The place was torn down and a flagstone business is located on the property (StoneWorld Inc.) and this is its Street view
Read more about Ash Fork
You can still see the site of the Whiting Bros station in Seligman, on the eastern side of the town, at Chino and Route 66; below is a photo from 1983 and the current view of the same spot. Looking west, the station was to your right on the north side of the higway (see the spot).
The next station has survived and is located in Truxton, the Truxton Service Station:
Truxton Station, former WB
Truxton Service Station
This service station opened in 1951 and at one time was a Withing Brothers gas station, and was owned by Mildred Barker (owner of the Barker Apts. and the Frontier motel & café, both of them on US 66 in Truxton).
Later it became a Mobil station. The place is still operating, selling gasoline. See its street view.
Kingman had a Whiting Motel that has survived, and two gas stations, of which one is still standing.
Former Kingman Whiting Bros Motel
1250 W Beale St.
It is located 1 mile west of downtown Kingman, not on US 66, but on US 93.
The old motel is still operating as a motel, now it is an Economy Inn. The service station to the east of it is gone. Below is a Then-and-Now sequence of the motel.
The gas station was located on the southwestern side of Kingman, on the original alignment that existed before the Freeway. This ran to the east of the freeway's alignment all the way to McConnico (see map of this aligment), where it turned west (these 1,000 ft. -300 m- are now under the freeway) and headed towards Cool Springs and Oatman along current state Hwy 10 (see map of this alignment).
The WB station was located just before McConnico.
Dans Auto Salvage - former WB station
2666 S Highway 66
Now it is part of a junkyard full of tires and rusting cars that provides scrap metal and car parts to those who need them.
Whiting Bros motel postcard, Yucca AZ
Located on the 1952 Route 66 alignment, that replaced the one going through Oatman, Yucca had a motel and a gas station. Both have been razed but their neon signs have survived and fade under the desert's sunlight.
On the eastern side of the freeway, on the northern side of this small town.
Whiting Bros. Motel and Gas Station.
Only the signs of the motel and gas station remain, on the eastern side of the highway. The motel and gas station were torn down years ago, and the signs are gradually decaying in the desert air.
The "pool" and the crest with the company's logo have vanished.
To the south of the motel was the gas station. Only the concrete pump islands and the two signs survive.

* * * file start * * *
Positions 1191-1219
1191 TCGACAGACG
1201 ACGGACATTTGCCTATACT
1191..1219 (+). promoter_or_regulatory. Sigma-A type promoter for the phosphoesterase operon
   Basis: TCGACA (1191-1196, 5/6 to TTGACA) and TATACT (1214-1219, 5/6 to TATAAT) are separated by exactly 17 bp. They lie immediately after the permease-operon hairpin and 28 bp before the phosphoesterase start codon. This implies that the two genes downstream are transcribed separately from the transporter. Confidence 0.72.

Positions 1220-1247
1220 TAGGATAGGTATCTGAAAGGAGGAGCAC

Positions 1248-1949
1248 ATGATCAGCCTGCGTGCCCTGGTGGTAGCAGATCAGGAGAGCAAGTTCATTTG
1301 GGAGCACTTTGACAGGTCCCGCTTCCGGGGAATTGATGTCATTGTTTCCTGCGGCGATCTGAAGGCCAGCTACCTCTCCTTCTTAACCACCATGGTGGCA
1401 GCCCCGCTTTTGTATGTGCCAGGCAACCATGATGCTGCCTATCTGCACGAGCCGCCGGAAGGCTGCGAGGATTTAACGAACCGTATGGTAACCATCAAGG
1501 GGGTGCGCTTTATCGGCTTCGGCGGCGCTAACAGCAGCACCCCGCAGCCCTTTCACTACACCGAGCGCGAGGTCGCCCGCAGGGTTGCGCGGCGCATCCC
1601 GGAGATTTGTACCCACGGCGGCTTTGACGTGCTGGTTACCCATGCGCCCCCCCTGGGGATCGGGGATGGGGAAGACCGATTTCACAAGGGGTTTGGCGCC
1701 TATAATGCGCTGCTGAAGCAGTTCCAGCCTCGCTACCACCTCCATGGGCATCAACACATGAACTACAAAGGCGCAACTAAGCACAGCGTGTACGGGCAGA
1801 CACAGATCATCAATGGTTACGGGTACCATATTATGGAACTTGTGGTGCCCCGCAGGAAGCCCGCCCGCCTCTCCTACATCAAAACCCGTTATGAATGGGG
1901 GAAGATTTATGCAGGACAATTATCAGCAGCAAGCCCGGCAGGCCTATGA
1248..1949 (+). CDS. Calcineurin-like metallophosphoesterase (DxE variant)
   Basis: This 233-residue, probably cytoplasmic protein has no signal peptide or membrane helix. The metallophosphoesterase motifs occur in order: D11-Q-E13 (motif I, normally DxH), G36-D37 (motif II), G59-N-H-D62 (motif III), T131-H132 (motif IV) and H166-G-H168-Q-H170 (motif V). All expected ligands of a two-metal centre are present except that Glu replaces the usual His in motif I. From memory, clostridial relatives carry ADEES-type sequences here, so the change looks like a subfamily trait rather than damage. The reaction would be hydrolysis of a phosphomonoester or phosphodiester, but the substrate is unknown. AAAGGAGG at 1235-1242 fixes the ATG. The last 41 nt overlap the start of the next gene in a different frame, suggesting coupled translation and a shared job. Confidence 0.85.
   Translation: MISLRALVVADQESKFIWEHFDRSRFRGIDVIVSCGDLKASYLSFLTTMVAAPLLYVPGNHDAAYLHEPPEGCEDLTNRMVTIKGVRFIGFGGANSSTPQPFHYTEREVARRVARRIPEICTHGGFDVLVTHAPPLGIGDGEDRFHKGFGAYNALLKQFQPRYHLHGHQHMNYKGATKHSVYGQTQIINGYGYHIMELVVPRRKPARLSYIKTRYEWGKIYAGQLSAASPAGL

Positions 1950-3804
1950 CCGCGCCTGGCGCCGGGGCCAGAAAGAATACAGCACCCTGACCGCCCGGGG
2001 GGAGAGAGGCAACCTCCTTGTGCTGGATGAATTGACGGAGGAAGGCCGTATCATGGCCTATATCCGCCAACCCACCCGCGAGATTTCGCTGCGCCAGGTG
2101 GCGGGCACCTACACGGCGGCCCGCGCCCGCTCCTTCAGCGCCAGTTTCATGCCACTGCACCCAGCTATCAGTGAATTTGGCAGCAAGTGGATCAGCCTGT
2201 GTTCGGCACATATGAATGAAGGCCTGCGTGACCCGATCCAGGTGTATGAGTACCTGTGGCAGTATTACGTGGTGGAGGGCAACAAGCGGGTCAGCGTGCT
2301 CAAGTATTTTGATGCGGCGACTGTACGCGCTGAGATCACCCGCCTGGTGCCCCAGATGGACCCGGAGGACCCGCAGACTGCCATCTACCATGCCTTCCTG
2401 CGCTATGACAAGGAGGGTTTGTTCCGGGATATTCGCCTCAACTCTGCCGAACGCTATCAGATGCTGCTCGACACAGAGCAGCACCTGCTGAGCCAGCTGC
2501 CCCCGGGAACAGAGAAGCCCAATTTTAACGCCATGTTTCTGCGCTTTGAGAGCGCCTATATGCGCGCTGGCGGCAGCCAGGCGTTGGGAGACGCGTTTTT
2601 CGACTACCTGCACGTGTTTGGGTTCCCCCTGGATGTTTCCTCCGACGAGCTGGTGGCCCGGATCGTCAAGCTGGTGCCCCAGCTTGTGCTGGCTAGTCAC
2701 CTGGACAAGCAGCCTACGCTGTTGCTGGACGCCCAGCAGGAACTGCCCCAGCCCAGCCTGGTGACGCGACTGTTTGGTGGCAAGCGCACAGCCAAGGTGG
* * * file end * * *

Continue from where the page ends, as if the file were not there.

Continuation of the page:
Street view of all three signs.
The Whiting sites in Needles, Chambless, Barstow, and Lenwood have been razed. There is only one site remaining and it is located in Newberry Springs.
The Newberry Springs service station is the last Whiting Brothers site on Route 66.
It is on the north side of the road.
"Dry Creek" Station
The service station dates back to 1951, and was a Whiting Bros. Station (unit #45) until it closed around the time that I-40 bypassed Newberry Springs (early 1970s).
It was first a restaurant, Tony's Cafe, offering Italian American dishes, and then it became a service station. In 1982 it was bought by Mary and Henry McGee, and remains there, nostalgic of its former glory.
It was built with railroad ties, plastered with stucco and its canopy was crowned by a wood slat sign which was later repainted to read "Dry Creek Station", apparently by a movie crew shooting a film there. It may be the film "Happenstance" featuring Greg Lewis and Amy Wheaton, directed by Don Campbell (1997), this is its Street View.
Don't miss the original gas pumps frozen in time with gasoline at dirt cheap 1970s prices. They were manufactured by Bennet Co. and the gas was "leaded" and included 11 cents tax.
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Banner image: Hackberry General Store, Hackberry, Arizona by Perla Eichenblat
Whiting Bros. Gasoline Stations and Motels by Phillip Gordon
Whiting Bros., resources, photos and more.
Historic Resources Survey Inventory US 66
H. Allen Anderson, "Shamrock, TX," Handbook of Texas Online. Published by the Texas State Historical Association
Annette W. Farr. The Story of Edwin Marion Whiting and Anna Maria Isaacson. Pub. J. G. Stevenson, 1969.
Edward Hadduck Peplow. History of Arizona, Vol. 3. Pub. Lewis Hist. Publ. Co., 1958.
Familypedia Edwin Marion Whiting
WBI Companies History and Past Leadership
Interstate Commerce Commission Reports Motor carrier cases, United States. U.S. Government Printing Office, 1971